b. While reactive power is required to power numerous electrical equipment, it can be hazardous to your appliances and other motorised loads, as well as the electrical infrastructure. Because the current flowing through your electrical system is greater than what is required to perform the required job, surplus power is dissipated as heat as the reactive current runs through resistive components such as cables, switches, and transformers.

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8. Can reactive power be minimised or compensated for?

a. Increasing the Power Factor You can locally correct reactive power requirements by installing capacitors of appropriate ratings [or Automatic Power Factor Corrector (APFC) Panels], hence minimising reactive power drawl from the grid.

9. Can you tell me more about Power Factor (PF)?

a. The desired Power Factor is unity, i.e. 1, with a range of Zero Lag – unity – Zero Lead. PF is zero lead for solely capacitive loads and zero lag for purely inductive loads.

b. A power factor of unity indicates that there is no reactive power exchange between the consumer and the grid. c. Power Factor is an indicator of energy conversion efficiency. If the PF is 0.85, that signifies that 15% of the power is not being converted into actual work. If the PF is 0.85, it suggests that inductive elements consume 15% of the power.

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If PF is 0.85, it signifies that capacitive parts supply 15% of the surplus reactive power. In both of the preceding situations, 15% of electricity is not resulting in actual labour. Leading and lagging power factors are both detrimental to the power system.

10. How do I find out what my Power Factor is?

a. For consumers who have installed TOD, Tri-vector Meters, or Meters, the instantaneous power factor is displayed on the consumer's metre, depending on the type of the immediate load.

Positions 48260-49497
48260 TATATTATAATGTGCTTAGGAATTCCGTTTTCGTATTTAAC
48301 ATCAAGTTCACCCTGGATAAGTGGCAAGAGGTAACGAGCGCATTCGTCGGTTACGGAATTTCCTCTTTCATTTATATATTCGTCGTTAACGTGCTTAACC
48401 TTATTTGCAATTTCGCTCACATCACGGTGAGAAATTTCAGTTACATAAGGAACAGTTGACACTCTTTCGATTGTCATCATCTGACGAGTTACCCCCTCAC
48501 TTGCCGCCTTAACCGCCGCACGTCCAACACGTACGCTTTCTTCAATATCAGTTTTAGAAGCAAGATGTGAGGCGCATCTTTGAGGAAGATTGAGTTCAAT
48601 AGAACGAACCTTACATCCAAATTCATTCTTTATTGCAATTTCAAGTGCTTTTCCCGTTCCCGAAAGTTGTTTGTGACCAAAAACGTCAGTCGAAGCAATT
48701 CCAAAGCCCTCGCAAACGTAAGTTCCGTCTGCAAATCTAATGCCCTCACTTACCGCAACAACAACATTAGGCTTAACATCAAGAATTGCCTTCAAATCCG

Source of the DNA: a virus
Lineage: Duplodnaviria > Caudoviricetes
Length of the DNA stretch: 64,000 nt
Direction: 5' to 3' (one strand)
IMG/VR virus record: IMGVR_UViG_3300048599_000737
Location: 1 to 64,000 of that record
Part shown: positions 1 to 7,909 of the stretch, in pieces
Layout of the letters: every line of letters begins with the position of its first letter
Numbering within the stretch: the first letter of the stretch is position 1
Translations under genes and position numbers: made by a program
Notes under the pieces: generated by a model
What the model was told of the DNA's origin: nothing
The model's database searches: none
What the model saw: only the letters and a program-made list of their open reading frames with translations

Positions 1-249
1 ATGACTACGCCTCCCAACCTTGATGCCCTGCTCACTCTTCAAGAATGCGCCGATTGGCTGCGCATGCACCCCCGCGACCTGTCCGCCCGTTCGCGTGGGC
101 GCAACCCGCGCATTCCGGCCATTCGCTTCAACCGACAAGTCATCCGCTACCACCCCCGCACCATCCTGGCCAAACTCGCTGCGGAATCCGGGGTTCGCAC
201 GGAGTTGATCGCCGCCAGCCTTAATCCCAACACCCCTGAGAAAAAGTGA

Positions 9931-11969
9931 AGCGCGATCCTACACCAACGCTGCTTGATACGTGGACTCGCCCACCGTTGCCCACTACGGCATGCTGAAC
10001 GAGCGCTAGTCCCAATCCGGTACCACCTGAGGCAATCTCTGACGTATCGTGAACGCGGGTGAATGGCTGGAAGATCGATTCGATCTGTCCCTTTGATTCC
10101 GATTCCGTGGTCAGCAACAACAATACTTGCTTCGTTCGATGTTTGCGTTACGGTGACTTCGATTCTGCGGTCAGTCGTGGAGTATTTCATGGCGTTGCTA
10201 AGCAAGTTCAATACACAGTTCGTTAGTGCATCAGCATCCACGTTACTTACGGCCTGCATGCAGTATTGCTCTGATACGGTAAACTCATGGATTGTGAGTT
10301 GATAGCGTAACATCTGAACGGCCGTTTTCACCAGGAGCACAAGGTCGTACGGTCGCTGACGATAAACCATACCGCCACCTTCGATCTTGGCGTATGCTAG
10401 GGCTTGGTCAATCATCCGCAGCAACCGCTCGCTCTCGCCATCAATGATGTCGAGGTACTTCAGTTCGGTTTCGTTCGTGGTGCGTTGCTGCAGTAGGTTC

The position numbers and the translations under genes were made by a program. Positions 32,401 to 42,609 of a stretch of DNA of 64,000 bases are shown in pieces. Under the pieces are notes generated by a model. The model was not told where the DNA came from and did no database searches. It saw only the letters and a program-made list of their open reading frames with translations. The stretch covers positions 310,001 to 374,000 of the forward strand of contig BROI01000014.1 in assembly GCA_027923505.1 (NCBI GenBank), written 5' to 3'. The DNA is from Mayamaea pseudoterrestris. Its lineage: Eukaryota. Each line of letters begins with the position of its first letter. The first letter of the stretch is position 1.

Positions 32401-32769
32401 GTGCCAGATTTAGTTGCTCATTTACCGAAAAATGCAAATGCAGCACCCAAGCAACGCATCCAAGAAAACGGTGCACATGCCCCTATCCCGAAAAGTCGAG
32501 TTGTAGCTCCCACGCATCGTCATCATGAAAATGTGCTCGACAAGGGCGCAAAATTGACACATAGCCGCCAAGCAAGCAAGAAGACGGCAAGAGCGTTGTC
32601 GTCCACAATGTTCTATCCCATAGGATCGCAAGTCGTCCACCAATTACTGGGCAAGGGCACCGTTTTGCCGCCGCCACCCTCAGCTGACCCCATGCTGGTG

b. To measure the PF, consumers can install PF metres at their LT panel. It is recommended to monitor the PF of each individual circuit / machine / plant in their internal distribution network as much as possible, so that the "low PF section" may be quickly spotted and responded to.

11. What exactly is Power Factor enhancement?

a. Power factor improvement entails decreasing reactive power demand from the power system in order to achieve power factor unity. It is nothing more than providing appropriate compensation so that the load's reactive power requirement is met locally rather than pulling it from the power system.

b. This necessitates determining the appropriate size / rating of capacitors to be fitted at each main inductive load.

12. What can I do to increase my Power Factor?

Improving the PF can increase current carrying capacity, voltage to equipment, reduce power losses, and cut electric expenses. Adding PF correction capacitors to the electrical system is the simplest technique to increase power factor. Reactive current generators are used by PF correction capacitors. They assist in offsetting the non-working power used by inductive loads, hence boosting power factor. The interaction of PF capacitors with specialist equipment, such as variable speed drives, necessitates the use of a well-designed system.

If the power factor is lagging, it can be improved by installing capacitors of appropriate ratings, and if it is leading, it can be improved by installing reactors/removing surplus capacitors with appropriate values.

You can also install a solar plant to improve your power factor, as some solar inverters have an option available to change their feedin power factor.

13. Is kVAh billing used anyplace in India?

a. State Electricity Regulatory Commissions in Himachal Pradesh, Delhi, Uttar Pradesh, Jammu & Kashmir, Andhra Pradesh, Chhattisgarh, Bihar, Haryana, Punjab, and other states have previously implemented kVAh-based tariffs for various categories.

14. Who suggested kVAh billing? / What are the legal and regulatory requirements for kVAh billing?

a. The Forum of Regulators (FOR) has suggested kVAh billing. According to FoR's report on "Metering Issues" published in August 2009, kVAh billing is the latest trend in energy billing that is being embraced globally. The report is available on the FoR website by clicking on the link below.

http://www.forumofregulators.gov.in/Data/Reports/Report-MeteringIssues%20august%20202009.pdf c. Multi Year Tariff (MYT) Order in Case No. 48 of 2016, dated November 3, 2016.


c. Order of MERC Mid-Term Review (MTR) in Case No. 195 of 2017, dated September 12, 2018.


15. What are the benefits of KVAH billing from the perspective of the consumer?

a. KVAH billing ensures that users who use power efficiently pay less in energy expenses than those who do not use power efficiently.

b. Because the number of parameters (PF, rkvah (lead/lag), kwh units) will be decreased, the new billing approach will be much easier to grasp.